When a someone drafts their Will, they frequently appoint people close to them to be an executor. This is often done as the testator (person making the Will) trusts this person to action the terms of their Will, administer their estate and carry out...
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Under the Inheritance (Provision for Family and Dependants) Act 1975 (“the Act”), legal protection is available for specific persons, where someone has died without leaving sufficient money for their continued wellbeing.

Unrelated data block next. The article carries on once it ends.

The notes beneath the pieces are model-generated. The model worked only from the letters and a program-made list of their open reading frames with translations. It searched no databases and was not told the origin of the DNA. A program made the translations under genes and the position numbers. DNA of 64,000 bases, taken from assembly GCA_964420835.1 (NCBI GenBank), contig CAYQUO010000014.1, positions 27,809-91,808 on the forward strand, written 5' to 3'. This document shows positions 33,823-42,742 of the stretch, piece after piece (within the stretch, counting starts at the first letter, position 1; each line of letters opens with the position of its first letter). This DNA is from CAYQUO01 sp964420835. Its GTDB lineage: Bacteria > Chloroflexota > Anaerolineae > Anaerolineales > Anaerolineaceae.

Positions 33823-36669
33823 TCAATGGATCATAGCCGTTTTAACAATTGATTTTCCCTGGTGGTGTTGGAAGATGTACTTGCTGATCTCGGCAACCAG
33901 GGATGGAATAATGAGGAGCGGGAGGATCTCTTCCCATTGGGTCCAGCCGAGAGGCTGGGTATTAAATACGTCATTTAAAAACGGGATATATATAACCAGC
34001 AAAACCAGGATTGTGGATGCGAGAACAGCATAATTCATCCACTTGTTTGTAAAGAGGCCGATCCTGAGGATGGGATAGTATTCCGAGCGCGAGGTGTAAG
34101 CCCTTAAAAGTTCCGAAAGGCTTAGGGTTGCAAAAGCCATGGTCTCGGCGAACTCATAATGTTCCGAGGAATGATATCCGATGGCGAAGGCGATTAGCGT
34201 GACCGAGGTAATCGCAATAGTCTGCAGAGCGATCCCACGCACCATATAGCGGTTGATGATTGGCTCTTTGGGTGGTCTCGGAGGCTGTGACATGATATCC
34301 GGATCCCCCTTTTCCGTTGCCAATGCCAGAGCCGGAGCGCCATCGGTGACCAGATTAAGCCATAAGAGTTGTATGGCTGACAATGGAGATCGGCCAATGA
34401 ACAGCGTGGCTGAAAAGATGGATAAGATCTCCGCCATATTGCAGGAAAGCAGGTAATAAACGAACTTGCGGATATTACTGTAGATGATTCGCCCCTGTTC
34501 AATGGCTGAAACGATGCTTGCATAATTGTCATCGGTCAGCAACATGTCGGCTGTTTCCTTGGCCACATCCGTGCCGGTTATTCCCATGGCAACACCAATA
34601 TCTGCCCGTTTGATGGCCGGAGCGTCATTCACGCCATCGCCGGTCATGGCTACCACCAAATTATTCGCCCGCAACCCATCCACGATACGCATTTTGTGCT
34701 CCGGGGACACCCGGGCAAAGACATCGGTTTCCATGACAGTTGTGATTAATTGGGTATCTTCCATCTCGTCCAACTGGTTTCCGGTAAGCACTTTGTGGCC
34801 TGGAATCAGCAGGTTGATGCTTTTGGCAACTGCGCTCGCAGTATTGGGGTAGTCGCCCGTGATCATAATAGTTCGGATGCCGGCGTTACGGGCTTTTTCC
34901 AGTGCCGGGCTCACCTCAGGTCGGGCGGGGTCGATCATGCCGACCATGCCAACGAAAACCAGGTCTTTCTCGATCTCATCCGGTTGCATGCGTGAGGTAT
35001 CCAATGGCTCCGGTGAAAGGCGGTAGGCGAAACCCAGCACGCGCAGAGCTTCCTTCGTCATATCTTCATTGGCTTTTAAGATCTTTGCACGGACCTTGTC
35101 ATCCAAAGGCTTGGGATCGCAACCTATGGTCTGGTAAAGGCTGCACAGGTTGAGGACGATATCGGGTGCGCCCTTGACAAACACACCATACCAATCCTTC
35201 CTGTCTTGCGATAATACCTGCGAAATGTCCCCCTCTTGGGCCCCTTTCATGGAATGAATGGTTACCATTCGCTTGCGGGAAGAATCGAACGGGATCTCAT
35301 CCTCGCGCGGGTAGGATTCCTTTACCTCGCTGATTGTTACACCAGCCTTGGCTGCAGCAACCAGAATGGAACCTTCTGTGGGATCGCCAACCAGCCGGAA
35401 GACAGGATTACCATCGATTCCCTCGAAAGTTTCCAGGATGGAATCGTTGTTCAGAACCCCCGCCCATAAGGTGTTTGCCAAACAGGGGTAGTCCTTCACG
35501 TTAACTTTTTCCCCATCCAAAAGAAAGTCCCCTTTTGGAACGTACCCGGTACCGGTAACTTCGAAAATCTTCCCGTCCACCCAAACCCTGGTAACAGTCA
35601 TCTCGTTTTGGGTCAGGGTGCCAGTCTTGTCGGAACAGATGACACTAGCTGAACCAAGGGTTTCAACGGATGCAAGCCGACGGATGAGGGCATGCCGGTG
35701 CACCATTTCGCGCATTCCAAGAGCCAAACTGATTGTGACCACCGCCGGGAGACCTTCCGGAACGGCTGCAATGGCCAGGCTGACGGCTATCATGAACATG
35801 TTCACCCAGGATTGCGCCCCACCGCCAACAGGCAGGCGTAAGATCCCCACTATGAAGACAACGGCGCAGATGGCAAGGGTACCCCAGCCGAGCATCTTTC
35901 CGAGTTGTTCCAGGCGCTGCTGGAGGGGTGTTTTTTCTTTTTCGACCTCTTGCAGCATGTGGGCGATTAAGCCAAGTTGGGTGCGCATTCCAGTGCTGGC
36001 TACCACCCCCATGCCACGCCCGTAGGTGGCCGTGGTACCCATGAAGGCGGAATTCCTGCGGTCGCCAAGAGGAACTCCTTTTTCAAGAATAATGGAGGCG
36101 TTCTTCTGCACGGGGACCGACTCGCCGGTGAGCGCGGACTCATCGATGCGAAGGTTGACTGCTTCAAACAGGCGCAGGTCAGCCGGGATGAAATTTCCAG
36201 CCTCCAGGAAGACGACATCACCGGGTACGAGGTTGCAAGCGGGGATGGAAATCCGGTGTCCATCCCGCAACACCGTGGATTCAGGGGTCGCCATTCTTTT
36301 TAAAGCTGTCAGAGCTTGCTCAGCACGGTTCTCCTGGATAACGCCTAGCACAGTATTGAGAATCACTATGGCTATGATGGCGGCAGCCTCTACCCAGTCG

Who is able to make a claim under the Inheritance Act?
The following people are entitled to make a claim under the Inheritance Act:
- A spouse or civil partner of the deceased
- A divorced spouse or a separated civil partner of the deceased, given that they have not remarried or entered into a new civil partnership
- Any person who lived with the deceased for a minimum of two years prior to their death
- A child of the deceased (including children over the age of 18)
- Anyone who was treated as their child by the deceased person, including adopted children, fostered children, step children and so on
- Anyone being cared for by the deceased person prior to their death